"Most decisions should probably be made with somewhere around 70% of the information you wish you had," Amazon CEO Jeff Bezos said in his annual letter to shareholders, released Wednesday. "If you wait for 90%, in most cases, you're probably being slow."
Bezos was explaining how he goes about running the massive company Amazon has become — 341,000 employees — like a startup.
That's a concept he calls Day 1. The Day 1 mantra is so top of mind for him that the building he works in is named Day 1, "and when I moved buildings, I took the name with me," he said.
One of the tenets of the Day 1 mentality is to make faster decisions, he said.
But it's not just about speed. Anyone can pick things fast willy-nilly.
"You have to somehow make high-quality, high-velocity decisions," Bezos wrote. "Easy for start-ups and very challenging for large organizations."
He outlined a few steps for that:
1. Learn to work with just enough data, aiming for most of what you need (70%) instead of gunning for near certainty (90%).
2. Get comfortable with uncertainty by staying flexible after the decision is made. "Many decisions are reversible, two-way doors," he said. For those decisions that can be easily undone, use "a light-weight process." He wrote that you can tell if it's a lightweight decision by answering the question "So what if you're wrong?"
3. Instead of focusing on avoiding mistakes by making perfect decisions, become a master of "quickly recognizing and correcting bad decisions. If you're good at course correcting, being wrong may be less costly than you think, whereas being slow is going to be expensive for sure."
4. Finally, for the biggies — those decisions that are not reversible or that have a big effect on customers, employees, or partners — turn the idea of buy-in/approval on its head. Go with "disagree and commit."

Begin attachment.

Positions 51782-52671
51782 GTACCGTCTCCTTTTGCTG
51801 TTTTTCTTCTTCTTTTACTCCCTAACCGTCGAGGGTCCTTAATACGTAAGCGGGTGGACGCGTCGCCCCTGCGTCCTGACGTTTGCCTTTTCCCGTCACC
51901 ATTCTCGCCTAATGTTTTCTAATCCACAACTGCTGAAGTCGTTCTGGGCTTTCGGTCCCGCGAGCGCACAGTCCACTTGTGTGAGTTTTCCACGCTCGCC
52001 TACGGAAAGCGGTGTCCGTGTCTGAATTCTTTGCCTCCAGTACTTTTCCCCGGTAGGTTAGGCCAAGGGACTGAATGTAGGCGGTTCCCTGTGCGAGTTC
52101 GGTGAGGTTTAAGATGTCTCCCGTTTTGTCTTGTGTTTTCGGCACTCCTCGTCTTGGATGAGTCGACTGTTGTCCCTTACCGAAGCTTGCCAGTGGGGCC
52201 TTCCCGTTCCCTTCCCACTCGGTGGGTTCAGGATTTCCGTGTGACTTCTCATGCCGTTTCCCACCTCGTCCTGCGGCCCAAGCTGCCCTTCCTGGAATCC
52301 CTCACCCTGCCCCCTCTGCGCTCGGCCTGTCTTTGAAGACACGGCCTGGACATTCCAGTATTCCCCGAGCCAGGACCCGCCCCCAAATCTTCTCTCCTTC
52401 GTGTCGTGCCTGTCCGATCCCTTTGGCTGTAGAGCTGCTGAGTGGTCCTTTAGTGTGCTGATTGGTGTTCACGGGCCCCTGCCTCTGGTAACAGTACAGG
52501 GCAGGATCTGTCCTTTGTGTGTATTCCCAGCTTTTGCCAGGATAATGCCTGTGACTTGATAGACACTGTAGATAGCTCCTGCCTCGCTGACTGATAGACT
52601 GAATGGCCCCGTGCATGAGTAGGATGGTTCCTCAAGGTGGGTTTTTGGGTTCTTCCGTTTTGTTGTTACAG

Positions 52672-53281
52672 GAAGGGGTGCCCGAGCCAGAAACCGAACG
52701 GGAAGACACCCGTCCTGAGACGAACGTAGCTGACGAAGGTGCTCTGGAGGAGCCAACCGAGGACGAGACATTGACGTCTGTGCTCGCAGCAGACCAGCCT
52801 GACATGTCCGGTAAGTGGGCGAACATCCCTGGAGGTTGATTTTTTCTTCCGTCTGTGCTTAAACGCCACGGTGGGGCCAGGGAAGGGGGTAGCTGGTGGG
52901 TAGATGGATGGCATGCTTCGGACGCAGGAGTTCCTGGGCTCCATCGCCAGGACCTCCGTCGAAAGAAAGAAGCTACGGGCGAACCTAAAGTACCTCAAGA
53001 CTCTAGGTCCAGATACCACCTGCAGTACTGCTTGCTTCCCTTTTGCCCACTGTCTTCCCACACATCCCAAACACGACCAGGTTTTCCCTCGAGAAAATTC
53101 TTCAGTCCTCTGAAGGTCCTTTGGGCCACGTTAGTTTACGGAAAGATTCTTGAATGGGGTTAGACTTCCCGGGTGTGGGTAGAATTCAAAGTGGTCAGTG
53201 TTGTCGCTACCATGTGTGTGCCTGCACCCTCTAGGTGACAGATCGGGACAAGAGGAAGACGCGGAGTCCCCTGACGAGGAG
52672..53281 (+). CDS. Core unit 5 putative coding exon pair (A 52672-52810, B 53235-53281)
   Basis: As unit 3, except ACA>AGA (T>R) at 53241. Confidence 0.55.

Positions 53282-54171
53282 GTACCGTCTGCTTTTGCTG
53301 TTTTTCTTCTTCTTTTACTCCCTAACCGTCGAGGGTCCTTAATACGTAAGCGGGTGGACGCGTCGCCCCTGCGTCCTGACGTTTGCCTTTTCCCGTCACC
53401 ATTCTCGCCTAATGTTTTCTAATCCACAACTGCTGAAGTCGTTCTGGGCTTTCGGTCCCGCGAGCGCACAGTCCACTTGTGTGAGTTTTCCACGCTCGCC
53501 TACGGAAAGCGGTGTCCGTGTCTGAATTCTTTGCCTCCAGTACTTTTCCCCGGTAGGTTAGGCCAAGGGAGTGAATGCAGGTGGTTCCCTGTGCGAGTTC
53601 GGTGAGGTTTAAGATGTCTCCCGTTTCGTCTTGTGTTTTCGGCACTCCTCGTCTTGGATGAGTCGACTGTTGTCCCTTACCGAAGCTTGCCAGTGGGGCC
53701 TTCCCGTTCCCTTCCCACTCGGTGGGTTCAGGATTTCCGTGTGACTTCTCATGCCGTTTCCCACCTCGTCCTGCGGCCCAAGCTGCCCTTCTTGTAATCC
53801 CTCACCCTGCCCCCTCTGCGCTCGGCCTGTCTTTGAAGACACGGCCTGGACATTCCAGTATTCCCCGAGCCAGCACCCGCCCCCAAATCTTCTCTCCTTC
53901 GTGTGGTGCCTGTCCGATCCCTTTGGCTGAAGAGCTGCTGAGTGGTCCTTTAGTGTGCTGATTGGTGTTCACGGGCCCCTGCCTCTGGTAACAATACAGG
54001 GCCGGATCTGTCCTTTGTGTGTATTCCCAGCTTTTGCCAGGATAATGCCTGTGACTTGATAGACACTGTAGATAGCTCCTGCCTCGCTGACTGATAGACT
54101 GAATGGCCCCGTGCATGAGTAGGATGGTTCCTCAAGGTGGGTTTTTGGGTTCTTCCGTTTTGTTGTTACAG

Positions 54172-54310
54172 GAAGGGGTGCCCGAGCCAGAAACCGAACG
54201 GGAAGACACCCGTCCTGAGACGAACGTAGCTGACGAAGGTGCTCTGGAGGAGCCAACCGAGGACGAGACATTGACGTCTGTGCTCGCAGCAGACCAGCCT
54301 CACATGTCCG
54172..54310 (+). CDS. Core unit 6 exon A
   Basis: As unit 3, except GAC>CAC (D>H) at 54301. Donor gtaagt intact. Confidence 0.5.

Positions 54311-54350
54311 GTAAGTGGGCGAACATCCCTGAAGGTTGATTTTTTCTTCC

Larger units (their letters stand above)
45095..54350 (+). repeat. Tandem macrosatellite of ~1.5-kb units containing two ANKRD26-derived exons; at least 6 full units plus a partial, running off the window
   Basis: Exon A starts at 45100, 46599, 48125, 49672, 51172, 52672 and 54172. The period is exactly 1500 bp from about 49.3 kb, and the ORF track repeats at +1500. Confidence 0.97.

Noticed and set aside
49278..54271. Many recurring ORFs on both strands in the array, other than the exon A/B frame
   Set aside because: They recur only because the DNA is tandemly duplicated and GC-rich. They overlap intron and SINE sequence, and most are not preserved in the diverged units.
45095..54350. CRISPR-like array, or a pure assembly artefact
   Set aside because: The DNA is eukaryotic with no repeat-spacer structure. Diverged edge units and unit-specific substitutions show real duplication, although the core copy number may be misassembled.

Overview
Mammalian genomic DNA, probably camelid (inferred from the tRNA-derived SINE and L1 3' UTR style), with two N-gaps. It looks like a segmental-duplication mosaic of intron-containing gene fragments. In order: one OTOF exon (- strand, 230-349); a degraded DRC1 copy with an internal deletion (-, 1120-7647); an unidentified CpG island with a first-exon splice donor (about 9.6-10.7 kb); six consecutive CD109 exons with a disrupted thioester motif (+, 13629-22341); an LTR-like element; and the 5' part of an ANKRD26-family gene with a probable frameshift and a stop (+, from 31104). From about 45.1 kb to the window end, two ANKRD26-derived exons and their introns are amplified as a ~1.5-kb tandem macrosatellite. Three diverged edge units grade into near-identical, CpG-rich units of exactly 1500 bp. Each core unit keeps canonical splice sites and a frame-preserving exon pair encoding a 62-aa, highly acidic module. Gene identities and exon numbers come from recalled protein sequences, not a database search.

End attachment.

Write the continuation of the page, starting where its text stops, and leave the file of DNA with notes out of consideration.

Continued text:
"If you have conviction on a particular direction even though there's no consensus, it's helpful to say, 'Look, I know we disagree on this but will you gamble with me on it? Disagree and commit?'" Bezos said.
This is one of Amazon's core values, and, as we've previously reported, it's used to decide which new products to pursue, including Alexa and the Echo.
Bezos said this concept applies to bosses, including himself:
"If you're the boss, you should do this too. I disagree and commit all the time. We recently greenlit a particular Amazon Studios original. I told the team my view: debatable whether it would be interesting enough, complicated to produce, the business terms aren't that good, and we have lots of other opportunities. They had a completely different opinion and wanted to go ahead. I wrote back right away with 'I disagree and commit and hope it becomes the most watched thing we've ever made.'"
When you disagree and commit, it's not about holding an "I told you so" over other people's heads, he said. It's a chance for people to hear an opposing point of view but move ahead with action and everyone's full support, even if the holdouts never changed their minds.
In other words, "'You've worn me down' is an awful decision-making process," Bezos said. "It's slow and de-energizing" — but "a high-velocity decision-making environment is more fun."
By Julie Bort